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Luther’s theology was rooted in his anguish
The traditionalist blog Rorate Caeli republished an account by Bishop William Adrian of Nashville – originally published in the Wanderer 50 years ago – of the life of Martin Luther. Bishop Adrian argued that the heart of Luther’s thought was the denial that man can avoid sin. He quoted the historian Mgr Peter Guilday as saying that Luther was obsessed with his own inability “to overcome sin”, and so launched a new theology in which man’s efforts were nothing and God’s will everything.
As a young monk, Luther struggled with anguish at the idea of losing his soul. He overworked, and wrote to a friend: “I seldom have time for reciting the Divine Office and celebrating Mass.”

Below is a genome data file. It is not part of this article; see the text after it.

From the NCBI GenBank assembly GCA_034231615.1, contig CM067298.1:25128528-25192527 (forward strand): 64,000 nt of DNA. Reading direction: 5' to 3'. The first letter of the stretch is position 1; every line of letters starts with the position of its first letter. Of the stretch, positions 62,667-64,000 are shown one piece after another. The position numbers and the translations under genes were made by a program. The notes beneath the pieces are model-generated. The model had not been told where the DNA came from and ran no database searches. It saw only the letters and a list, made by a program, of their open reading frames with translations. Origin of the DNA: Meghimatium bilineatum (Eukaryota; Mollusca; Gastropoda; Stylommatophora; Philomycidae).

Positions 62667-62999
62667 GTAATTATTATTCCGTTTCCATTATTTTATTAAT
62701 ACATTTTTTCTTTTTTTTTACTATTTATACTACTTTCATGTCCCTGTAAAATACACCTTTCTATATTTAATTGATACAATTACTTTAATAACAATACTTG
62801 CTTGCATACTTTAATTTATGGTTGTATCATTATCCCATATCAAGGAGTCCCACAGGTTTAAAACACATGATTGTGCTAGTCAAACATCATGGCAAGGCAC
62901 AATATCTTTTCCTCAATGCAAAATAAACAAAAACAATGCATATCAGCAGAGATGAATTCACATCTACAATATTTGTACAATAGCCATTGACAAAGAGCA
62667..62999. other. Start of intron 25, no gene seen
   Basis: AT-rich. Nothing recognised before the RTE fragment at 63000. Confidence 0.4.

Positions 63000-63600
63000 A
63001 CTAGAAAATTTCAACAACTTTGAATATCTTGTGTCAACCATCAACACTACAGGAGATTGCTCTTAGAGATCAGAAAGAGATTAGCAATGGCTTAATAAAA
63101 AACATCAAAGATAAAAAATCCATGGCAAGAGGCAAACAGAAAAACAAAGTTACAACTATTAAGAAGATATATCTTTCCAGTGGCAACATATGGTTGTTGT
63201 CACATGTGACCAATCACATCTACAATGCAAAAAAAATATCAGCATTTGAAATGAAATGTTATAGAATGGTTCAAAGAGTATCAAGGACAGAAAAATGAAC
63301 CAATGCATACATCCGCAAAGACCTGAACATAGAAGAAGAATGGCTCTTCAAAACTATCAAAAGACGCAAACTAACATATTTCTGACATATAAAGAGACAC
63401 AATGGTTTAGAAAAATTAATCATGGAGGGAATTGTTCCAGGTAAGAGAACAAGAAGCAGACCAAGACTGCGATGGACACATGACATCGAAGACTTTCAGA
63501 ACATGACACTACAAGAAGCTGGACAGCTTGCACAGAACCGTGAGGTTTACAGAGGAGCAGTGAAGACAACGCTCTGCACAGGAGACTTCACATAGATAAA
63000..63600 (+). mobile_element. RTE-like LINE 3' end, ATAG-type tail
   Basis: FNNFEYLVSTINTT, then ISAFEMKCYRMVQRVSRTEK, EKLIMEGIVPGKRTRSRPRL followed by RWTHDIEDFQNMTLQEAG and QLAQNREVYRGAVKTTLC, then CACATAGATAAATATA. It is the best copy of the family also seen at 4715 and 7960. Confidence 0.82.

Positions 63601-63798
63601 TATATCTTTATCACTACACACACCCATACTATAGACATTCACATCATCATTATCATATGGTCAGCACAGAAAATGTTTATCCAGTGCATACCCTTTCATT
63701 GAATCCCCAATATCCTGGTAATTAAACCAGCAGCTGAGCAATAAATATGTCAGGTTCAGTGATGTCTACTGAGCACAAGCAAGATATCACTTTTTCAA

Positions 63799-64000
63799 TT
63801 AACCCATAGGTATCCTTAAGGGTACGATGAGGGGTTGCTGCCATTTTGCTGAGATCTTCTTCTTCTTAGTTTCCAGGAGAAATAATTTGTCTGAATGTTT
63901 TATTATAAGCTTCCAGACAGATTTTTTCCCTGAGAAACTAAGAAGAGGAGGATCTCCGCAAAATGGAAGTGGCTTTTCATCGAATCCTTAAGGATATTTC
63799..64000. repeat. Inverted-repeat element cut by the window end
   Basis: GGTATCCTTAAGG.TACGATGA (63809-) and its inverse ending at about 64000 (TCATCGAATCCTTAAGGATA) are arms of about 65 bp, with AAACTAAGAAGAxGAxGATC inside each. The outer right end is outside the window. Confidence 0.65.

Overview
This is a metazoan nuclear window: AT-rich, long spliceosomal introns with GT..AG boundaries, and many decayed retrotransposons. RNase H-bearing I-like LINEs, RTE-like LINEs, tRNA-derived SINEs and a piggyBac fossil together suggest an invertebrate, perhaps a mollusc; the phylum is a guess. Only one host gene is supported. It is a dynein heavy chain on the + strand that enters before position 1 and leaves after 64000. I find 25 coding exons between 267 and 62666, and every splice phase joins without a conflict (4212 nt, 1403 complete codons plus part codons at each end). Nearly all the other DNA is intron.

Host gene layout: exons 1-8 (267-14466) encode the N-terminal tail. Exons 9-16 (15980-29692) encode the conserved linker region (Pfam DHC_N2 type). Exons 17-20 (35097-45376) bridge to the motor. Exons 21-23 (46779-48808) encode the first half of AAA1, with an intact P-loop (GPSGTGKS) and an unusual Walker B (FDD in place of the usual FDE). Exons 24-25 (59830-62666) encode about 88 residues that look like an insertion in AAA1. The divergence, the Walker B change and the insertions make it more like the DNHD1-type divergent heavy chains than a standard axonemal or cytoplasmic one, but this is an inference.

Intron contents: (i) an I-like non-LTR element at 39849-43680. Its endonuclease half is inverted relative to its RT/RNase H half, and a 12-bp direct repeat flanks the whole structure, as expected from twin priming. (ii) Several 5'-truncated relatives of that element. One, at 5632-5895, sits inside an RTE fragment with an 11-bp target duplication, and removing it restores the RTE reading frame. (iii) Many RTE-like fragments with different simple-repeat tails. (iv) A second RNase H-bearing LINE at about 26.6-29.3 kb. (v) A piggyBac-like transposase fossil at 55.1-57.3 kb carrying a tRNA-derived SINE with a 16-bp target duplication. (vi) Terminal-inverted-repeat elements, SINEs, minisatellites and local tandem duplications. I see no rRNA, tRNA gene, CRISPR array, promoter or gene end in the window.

Reading William of Ockham, a medieval thinker condemned by the Church, was a turning point for Luther: there he found the idea that God’s will was supreme, and unpredictable. God could as readily command a man to hate God as to love him. So, Luther said, one can do nothing to avoid sin; all that counts is whether God chooses to save us.
In defending his new theology, “Luther became more bold, more proud, more vulgar. He thought himself inspired – that only he spoke the truth. When he was excommunicated by Leo X in 1521, he became very bitter toward the Papacy, and called it the agent of the devil – the anti-Christ.”
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